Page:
WLA: Who is the audience for your book?

DANIEL: Wiley originally wanted me to write an advanced SketchUp manual exclusively for landscape architects. The publisher encouraged me to send the draft manuscript out for review by various professionals. It became clear that designers and educators wanted a more holistic book that went beyond landscape architecture and met the needs of designers and students with varied levels of experience.

The most important thing to note about the book is it focuses not just on how tools work, but also explains what to do with the tools to meet specific goals. In Part 1, the spotlight is on process and using the right methods and process to setup models from the start. Part 2 is a series of exercises leading to a goal–the creation of a detailed, effectively articulated 3D model. You start by building a site plan and modeling detailed elements (lights, benches, rails, etc.). Next, you model 3 buildings.  Last, you compile the site plan, elements and buildings into a single model. What I am showing people is a method that can be applied to almost any project type; how to start, generate detail and end with expressive design images. The book also goes into depth about how to use the Sandbox tools to generate conceptual grading, complex organic forms and architecture. And, like I stated earlier, there is a whole section on integrating AutoCAD with SketchUp.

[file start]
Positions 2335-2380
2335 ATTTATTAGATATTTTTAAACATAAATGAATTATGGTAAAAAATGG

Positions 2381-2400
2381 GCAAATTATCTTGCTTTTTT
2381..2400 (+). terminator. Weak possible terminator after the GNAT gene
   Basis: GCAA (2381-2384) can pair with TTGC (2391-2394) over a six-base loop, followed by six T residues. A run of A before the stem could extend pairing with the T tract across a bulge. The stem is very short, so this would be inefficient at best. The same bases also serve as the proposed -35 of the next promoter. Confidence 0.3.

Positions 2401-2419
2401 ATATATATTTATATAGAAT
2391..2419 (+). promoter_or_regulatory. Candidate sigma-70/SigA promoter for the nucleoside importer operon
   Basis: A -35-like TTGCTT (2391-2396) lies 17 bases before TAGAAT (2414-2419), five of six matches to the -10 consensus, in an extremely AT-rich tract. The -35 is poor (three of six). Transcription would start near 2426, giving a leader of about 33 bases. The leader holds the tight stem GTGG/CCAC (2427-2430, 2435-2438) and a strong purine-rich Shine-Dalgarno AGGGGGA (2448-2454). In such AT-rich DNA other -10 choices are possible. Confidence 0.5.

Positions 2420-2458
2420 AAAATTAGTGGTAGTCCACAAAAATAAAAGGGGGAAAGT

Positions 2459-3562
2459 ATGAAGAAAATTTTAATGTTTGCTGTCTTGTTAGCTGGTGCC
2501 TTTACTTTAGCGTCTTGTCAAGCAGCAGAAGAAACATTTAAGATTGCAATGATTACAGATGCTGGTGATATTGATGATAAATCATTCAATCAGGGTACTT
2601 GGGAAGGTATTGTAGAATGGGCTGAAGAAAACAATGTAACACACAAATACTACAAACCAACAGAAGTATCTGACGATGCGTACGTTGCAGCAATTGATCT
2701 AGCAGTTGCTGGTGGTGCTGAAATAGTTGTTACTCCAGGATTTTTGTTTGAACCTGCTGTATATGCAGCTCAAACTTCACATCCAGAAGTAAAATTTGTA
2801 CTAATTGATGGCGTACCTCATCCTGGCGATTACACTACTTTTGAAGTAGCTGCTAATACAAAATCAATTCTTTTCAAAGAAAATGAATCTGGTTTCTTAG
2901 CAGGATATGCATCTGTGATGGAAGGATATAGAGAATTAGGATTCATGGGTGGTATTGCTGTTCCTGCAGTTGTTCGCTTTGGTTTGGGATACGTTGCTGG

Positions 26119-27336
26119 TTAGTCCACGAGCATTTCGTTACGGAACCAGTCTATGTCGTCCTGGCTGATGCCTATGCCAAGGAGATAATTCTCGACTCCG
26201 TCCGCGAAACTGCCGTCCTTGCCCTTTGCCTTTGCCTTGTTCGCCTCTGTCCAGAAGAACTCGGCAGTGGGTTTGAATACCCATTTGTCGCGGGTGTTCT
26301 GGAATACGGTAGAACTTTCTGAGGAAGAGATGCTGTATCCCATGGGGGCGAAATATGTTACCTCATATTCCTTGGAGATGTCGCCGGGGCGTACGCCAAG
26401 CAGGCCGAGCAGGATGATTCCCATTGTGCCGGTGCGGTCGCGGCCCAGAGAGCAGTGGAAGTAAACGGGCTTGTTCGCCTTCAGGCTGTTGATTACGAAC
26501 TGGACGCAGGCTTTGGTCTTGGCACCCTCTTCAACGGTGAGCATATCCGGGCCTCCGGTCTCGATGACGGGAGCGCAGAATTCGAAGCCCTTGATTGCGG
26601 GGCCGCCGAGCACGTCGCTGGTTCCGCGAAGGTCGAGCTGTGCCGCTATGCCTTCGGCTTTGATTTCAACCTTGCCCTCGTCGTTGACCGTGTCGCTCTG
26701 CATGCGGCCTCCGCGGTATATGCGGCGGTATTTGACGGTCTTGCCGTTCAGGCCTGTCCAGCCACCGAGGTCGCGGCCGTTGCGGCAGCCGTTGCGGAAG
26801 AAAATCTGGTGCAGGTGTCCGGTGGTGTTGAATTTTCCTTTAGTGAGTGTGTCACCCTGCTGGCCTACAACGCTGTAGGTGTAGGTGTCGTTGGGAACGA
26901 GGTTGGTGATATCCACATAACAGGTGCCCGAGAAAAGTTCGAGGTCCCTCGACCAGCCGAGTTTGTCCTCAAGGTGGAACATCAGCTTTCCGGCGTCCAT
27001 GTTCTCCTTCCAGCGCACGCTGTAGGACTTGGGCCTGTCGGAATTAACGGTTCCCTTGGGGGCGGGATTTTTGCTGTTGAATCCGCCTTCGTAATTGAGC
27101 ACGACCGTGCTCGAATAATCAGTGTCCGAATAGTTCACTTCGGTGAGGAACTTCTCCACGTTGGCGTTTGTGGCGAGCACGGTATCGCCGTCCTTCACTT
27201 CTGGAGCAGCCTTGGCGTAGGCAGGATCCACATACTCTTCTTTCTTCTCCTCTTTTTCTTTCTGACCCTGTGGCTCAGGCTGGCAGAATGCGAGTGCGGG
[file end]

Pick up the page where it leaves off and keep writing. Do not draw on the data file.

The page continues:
The book is tailored to multiple audiences. I believe the book is useful to beginners and advanced users, including architects, landscape architects or hobbyists. It’s also useful as a guide/textbook for educators and students in the design professions.

For more information on Daniel’s book, SketchUp for Site Design: A Guide to Modeling Site Plans, Terrain and Architecture, visit






DISCLOSURE: Daniel Tal was an advertiser with World Landscape Architect
This interview was not paid for or a condition of advertising.

World Landscape Architect goes Mobile

World Landscape Architect goes Mobile

World Landscape Architect has a new mobile text-based edition for those of you on the go and like to read on the train or sitting back at your favourite cafe reading World Landscape Architect.

To get the mobile edition you don’t have to go to a new link,  just go to on your phone (most phones are supported including iPhone, Nokias, etc) and the site will appear in text version.

We also now have to save your fingers from typing. This can be used for mobile and normal browsing.